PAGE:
Data harvesting of your profile
Some of the personal details that you might share on social networks, such as your high school, hometown, or birthday, are often the same items used in 'secret' security questions for banks and websites.
An attacker who collects enough of this information may be able to access your most sensitive accounts.
Check your Facebook privacy settings
After signing in to your Facebook account, click Settings on the menu bar and select Privacy Settings.
Facebook's privacy settings allow you to choose who may see various personal details.
You can hide your details from everyone but your Facebook friends (our recommendation), allow members of your networks to view your details as well, or open the floodgates and permit everyone to see your information.
In addition, you can set the privacy level for each component of your profile - for example, your birthday, your religious and political views, the photos you post, and your status updates.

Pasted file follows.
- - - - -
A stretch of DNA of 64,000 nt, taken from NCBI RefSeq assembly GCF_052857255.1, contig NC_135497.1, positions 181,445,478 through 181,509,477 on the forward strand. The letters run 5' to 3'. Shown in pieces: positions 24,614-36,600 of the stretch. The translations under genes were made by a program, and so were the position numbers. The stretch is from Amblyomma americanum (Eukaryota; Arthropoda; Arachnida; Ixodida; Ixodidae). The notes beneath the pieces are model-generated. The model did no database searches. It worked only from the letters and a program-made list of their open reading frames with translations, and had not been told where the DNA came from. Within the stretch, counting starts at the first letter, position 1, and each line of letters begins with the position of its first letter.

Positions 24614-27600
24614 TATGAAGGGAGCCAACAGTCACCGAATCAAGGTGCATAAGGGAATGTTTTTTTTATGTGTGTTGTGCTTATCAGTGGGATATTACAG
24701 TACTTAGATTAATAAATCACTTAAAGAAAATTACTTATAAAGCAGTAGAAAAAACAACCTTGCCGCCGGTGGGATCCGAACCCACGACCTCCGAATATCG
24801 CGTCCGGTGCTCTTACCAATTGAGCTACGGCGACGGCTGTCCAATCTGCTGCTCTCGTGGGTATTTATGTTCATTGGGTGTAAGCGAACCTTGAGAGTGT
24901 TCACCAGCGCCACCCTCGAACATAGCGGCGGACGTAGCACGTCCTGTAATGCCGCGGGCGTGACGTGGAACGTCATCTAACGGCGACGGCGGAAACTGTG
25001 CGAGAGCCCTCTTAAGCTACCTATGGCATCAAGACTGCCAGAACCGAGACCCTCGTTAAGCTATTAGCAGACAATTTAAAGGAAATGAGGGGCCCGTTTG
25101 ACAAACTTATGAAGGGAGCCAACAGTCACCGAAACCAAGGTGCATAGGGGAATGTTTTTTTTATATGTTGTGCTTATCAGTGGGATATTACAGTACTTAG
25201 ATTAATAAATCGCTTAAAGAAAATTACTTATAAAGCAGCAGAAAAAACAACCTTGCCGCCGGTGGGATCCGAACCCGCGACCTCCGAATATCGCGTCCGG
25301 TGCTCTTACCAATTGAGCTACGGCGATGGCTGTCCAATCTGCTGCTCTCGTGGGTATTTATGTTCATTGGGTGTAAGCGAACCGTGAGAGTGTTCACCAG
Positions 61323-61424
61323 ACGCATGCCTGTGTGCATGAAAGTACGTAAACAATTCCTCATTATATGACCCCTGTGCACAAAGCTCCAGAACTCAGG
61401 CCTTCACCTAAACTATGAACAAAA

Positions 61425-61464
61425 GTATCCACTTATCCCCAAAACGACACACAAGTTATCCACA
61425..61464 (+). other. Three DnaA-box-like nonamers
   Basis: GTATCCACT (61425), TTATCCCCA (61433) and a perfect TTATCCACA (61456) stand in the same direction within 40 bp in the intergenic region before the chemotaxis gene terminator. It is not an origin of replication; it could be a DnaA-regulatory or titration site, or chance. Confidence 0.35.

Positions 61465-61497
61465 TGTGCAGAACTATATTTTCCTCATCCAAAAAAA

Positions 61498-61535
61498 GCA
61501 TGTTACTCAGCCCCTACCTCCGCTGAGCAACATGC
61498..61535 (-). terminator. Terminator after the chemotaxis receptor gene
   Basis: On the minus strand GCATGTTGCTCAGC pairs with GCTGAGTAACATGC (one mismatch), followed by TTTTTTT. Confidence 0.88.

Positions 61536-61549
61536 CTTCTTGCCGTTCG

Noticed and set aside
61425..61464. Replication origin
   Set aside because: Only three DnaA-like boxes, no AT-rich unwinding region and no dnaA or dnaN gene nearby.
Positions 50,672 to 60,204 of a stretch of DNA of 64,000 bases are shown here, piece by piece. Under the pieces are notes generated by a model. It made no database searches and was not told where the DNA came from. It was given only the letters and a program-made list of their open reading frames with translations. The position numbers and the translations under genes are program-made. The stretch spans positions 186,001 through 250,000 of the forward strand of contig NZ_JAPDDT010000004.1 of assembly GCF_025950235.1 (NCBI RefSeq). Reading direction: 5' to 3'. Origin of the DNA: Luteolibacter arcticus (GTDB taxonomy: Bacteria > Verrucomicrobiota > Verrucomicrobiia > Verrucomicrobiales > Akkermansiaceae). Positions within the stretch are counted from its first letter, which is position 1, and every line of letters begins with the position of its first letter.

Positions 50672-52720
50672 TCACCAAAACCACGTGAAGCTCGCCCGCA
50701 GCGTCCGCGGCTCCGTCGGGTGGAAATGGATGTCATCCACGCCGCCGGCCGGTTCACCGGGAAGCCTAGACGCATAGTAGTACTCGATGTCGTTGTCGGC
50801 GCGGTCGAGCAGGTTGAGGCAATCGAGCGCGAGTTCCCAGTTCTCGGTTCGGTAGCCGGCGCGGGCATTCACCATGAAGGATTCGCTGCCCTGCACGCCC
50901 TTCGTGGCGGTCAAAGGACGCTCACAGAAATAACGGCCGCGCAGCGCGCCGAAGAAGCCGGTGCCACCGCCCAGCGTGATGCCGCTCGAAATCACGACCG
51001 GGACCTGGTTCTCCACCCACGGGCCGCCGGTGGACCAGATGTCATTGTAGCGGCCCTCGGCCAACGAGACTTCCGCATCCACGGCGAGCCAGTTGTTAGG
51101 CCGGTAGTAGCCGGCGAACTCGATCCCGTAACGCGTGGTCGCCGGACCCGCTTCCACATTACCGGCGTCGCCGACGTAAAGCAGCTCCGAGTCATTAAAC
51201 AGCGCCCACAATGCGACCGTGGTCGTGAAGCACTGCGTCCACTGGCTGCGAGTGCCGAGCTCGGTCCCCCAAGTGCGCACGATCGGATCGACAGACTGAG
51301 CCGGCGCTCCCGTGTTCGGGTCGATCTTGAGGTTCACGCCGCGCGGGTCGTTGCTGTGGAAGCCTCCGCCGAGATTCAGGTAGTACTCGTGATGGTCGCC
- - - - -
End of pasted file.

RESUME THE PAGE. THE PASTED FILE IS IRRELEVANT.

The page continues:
Don't accept any friend requests from strangers
From time to time you may get a friend request from someone you don't know. If you're serious about protecting your personal information, you shouldn't accept such requests.
Share with caution
Consider removing valuable information such as your birth date and hometown from your profile.
You should also think twice before participating in Facebook quizzes and chain lists - though it seems innocent and fun to share your favourite breakfast cereal, the first concert you attended, or where you met your spouse, an attacker armed with enough of these titbits can assume your identity.
Social network impostors
Attackers, however, can take control of your friend's online persona and then exploit that trust.
Beware of scams sent from 'friends'
Attackers can hijack one of your online buddies' social networking accounts through malware, phishing scams, and other techniques, and then use the stolen accounts to spam you, steal your personal data, or even con you out of cash.
Once the thieves have locked your friend out of the account, they may send you a note saying, 'Help! I'm in London and my wallet was stolen. Can you wire me some money for a plane ticket?'
Or they may recommend that you click on doctored links that will allow them to infect your computer or compromise your own account.
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